That Rory McIlroy-Joe LaCava spat? There’s 1 more thing to add
Rory McIlroy says he and Joe LaCava had a drink.
And a talk.
And that’s apparently that from their Ryder Cup kerfuffle.
Had it been 18th greengate? Or parking lotgate? It was somethinggate. A recap: Late late last month, at the Ryder Cup at Marco Simone, fans had been waving hats at Patrick Cantlay, who wasn’t wearing one, and the reasons for not are dependent on whom you ask. (Did he want to get paid for playing at the biennial event? Did he not want to get a tan line for his upcoming wedding? We may never know for sure.) Then, on the second day of play, in the afternoon, the American team of Cantlay and partner Wyndham Clark played McIlroy and Matt Fitzpatrick of Europe. And Cantlay dropped a lengthy putt on the 18th.
Then, LaCava, Cantlay’s caddie, started waving his hat. He got close to McIlroy, who had yet to putt. Then there words. Then McIlroy and Fitzpatrick missed putts, and the American duo won. Then there were more words.
Then McIlroy got into a shouting match in the parking lot. Jim “Bones” Mackay, the caddie for American Justin Thomas, intervened.
Then that ignited McIlroy. On the final day of the event, McIlroy defeated Sam Burns, and the Europeans won the Cup. Then McIlroy talked about it all. He said LaCava’s actions on the green were disrespectful. Then everyone else talked about it.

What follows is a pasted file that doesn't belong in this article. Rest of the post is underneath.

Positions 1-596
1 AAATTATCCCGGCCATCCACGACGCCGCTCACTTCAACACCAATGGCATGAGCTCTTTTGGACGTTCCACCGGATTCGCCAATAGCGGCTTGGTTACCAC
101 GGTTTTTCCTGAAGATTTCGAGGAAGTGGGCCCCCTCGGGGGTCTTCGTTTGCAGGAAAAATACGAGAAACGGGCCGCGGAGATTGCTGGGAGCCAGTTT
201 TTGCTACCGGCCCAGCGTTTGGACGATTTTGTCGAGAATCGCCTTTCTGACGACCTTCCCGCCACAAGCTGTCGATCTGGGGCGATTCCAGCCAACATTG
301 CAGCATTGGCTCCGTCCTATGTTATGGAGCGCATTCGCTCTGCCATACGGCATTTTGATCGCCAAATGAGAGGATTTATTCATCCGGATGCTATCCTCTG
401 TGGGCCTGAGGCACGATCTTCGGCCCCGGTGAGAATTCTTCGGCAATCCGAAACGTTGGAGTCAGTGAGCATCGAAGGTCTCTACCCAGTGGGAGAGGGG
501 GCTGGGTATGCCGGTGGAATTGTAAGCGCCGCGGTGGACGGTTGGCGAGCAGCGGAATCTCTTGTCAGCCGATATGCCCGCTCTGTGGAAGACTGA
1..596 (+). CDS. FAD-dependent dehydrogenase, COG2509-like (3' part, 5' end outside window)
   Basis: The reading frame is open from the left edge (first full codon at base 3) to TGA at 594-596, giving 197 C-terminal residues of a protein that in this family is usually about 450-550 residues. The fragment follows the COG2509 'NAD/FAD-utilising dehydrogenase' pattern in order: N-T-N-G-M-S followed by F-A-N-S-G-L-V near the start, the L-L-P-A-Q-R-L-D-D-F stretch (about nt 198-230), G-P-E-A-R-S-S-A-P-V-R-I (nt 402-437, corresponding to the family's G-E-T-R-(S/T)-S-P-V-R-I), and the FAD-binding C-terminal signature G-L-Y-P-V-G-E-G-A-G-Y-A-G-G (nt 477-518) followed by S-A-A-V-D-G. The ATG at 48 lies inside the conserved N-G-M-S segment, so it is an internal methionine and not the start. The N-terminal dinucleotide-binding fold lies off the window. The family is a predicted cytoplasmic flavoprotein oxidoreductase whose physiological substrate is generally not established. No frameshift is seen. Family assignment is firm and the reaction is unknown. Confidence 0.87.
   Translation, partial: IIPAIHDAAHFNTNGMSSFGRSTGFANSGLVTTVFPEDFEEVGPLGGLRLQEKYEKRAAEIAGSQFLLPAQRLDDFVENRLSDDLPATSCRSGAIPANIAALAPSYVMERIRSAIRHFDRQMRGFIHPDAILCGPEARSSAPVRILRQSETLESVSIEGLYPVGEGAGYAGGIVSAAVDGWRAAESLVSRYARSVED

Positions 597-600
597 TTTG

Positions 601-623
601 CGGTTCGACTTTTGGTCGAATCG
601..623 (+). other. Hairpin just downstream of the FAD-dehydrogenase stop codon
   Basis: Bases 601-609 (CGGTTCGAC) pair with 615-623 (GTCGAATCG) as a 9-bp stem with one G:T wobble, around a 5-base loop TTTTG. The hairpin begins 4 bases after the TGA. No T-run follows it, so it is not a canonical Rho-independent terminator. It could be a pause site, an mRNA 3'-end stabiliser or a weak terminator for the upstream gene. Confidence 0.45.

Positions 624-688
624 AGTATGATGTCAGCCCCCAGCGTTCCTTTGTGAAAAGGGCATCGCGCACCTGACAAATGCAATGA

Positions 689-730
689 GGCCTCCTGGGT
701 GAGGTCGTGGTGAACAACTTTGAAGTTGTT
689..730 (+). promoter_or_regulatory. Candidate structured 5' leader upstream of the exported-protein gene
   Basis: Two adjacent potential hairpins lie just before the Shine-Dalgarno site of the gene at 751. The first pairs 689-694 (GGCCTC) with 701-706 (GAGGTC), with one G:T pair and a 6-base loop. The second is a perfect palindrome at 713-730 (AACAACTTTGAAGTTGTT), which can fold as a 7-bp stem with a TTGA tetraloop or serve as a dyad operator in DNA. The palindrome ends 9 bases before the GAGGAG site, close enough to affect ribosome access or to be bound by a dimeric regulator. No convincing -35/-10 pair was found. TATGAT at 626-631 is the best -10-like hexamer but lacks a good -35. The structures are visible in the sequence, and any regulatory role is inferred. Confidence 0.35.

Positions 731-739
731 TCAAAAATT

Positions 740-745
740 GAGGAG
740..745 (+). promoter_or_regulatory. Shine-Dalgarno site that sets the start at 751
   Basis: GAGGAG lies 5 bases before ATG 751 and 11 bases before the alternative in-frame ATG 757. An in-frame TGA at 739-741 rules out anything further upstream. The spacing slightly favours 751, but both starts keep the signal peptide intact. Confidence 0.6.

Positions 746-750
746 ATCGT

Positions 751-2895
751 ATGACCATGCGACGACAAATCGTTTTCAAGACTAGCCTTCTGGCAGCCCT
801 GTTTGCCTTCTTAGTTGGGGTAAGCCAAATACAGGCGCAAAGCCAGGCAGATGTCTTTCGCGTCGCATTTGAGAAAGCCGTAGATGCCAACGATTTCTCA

Then McIlroy and LaCava talked themselves, according to a BBC story published Saturday.
And they had a drink.
“We’re all friends now,” McIlroy said.
He was talking at the Formula 1 event in Austin, Texas — he’s recently invested in a team. McIlroy said at some point on Sunday night at the Ryder Cup, during the European celebration, he and LaCava met up.
“Things happen in the heat of the moment; tensions were high,” McIlroy told the BBC. “Joe LaCava came into the European team room on the Sunday night and had a drink and a chat. I’ve had a great relationship with Joe over the years when he caddied for Tiger [Woods] and that wasn’t going to change.
“For me, the incident happened, I purposely didn’t want to meet anyone on the Sunday morning because I wanted what had happened to fuel me for that day. My whole focus was let’s make sure Europe win the Ryder Cup and then we will sort all the other stuff out afterwards.
“And it’s all fine.”
Editor’s note: To read the entire BBC story — which includes McIlroy’s thoughts on his Formula 1 team — please click here.